Why Do I Lose Weight Faster On Low Carb Diets?

A question came in from a reader: "Why do I lose weight so much faster on Atkins?  It seems to work better for me right away, and then it doesn't work as well and I stop losing as much. It's frustrating."

Great observation.  On diets like Atkins, you consume very low amounts of carbohydrates (see blog post 8/25/10.) The key to your quicker initial weight loss is the water loss you first experience...

Your body stores energy in three basic places. When your body needs energy, the easiest place to get it is in the blood where it is stored as a simple carbohydrate, or sugar:  blood glucose.  This is kind of like carrying cash around with you.  It's easy, quick, and everyone takes it as a form of payment.  Every cell in your body needs a constant supply of energy, and glucose supplies the quickest, easiest form to use.

The second place your body stores energy is glycogen, which is found in muscles and in the liver. Glycogen is a carbohydrate that is stored with over 2 1/2 times its weight in water.  The only way to fill these stores is to consume carbs.  You cannot fill glycogen by eating protein or fat. Carbo loading is what athletes do to maximize their glycogen stores.  Glycogen is like the money you keep in your checking account; not cash, but readily accessed by ATM or check. Your body will use glycogen and convert it to glucose as your blood glucose diminishes---a great overdraft protection plan, which helps provide constant energy.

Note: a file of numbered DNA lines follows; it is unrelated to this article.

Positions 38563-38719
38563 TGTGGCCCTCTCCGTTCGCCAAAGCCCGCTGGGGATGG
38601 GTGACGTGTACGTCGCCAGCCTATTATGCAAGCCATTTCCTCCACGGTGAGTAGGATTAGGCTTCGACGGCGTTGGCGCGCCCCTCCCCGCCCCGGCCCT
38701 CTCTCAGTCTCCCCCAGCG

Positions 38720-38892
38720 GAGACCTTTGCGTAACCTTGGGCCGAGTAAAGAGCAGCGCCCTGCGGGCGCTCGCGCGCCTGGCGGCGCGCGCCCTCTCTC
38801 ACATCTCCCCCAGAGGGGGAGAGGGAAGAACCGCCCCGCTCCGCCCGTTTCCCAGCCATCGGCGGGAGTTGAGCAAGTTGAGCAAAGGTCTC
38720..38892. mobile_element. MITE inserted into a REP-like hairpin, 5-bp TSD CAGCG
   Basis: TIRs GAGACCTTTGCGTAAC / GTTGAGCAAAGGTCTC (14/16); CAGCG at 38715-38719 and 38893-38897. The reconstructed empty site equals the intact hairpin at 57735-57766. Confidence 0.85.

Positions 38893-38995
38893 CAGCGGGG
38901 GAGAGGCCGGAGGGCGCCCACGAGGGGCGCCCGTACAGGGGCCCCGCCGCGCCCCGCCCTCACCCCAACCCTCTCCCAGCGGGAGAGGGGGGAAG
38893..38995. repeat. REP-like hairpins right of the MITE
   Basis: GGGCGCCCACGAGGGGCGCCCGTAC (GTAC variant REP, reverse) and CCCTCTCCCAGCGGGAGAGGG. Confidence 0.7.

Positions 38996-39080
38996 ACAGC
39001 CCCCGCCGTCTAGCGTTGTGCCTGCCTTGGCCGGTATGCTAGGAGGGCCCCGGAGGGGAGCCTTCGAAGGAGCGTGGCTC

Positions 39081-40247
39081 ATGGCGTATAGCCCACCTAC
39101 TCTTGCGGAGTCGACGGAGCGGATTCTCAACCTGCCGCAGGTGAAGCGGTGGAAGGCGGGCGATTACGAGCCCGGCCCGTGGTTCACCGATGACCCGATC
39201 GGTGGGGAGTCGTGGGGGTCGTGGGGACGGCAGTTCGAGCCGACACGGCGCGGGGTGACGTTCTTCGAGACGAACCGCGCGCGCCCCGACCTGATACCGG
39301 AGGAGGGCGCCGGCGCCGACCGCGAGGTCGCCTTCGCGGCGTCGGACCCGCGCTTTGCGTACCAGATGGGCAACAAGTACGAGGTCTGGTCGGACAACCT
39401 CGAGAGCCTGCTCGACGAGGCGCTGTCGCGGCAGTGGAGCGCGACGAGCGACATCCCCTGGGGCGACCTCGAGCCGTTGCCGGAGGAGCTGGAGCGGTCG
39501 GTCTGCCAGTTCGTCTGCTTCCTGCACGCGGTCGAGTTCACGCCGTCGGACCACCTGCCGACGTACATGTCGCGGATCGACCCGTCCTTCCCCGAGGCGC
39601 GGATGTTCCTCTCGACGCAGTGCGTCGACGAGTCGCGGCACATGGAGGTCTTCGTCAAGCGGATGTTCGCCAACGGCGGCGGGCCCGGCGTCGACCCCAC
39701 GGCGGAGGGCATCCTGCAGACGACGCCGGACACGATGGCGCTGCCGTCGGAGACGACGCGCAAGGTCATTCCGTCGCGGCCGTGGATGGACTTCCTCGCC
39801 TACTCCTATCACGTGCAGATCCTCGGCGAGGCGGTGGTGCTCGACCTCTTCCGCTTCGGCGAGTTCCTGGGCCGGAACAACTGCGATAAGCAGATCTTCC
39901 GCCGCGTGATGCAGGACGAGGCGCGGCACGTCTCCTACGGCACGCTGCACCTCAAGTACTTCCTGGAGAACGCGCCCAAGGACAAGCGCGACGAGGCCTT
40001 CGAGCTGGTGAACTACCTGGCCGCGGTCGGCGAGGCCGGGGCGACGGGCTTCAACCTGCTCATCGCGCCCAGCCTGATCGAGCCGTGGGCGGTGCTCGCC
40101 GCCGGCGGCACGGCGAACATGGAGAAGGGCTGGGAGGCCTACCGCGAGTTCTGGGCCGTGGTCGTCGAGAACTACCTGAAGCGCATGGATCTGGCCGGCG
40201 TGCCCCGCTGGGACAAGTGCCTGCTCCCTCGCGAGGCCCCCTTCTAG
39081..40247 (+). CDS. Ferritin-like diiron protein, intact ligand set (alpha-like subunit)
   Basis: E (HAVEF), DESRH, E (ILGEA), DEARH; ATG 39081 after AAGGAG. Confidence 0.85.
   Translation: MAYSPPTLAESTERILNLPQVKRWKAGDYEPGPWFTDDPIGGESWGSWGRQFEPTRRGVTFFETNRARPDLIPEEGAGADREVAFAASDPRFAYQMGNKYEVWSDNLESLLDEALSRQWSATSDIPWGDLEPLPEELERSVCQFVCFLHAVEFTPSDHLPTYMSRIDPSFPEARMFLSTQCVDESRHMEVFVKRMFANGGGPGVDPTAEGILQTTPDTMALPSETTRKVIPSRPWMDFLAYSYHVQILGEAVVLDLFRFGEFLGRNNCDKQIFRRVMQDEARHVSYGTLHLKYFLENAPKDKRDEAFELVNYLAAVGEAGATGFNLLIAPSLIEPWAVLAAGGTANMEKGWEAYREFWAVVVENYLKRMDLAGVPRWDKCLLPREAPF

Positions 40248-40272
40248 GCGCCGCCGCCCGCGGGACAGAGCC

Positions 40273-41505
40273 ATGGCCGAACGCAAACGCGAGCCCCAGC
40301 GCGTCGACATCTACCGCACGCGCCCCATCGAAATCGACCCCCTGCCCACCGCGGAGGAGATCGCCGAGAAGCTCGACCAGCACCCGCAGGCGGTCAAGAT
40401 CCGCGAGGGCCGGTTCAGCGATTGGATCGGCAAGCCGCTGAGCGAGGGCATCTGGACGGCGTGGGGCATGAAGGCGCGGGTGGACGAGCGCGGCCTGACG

Your third energy store is in body fat.  It's a highly condensed form of energy that acts like your savings account.  It's harder to access this account for cash.  Body fat is harder to utilize as immediate fuel, but will be accessed if blood glucose and glycogen stores are not sufficient and your body needs energy.

On a very low carb diet, your glycogen reserves become depleted. As each gram of carb gets used up, over 2 1/2 grams of water are released. Think of this as the "liquid assets" in your checking account, so to speak. The water that is released provides a big part of the initial weight loss on the scales.  Once these reserves are diminished, and no more carbs are coming in, that part of the weight loss stops. At that point, weight loss tends to be similar other diets of similar calorie content: a higher percentage of the weight loss is likely body fat.

If a person has been on a low carb diet for awhile and depleted their glycogen stores and then goes back to eating higher carb foods, they will experience a quick weight gain.  Even a few slices of bread will trigger the body to reload the glycogen stores, putting back those carb units along with the water they require. Results?  The scales go up.  This can really mess up your head if you step on the scales every day.  Remember, the scales are not just measuring body fat.

I hope this helps!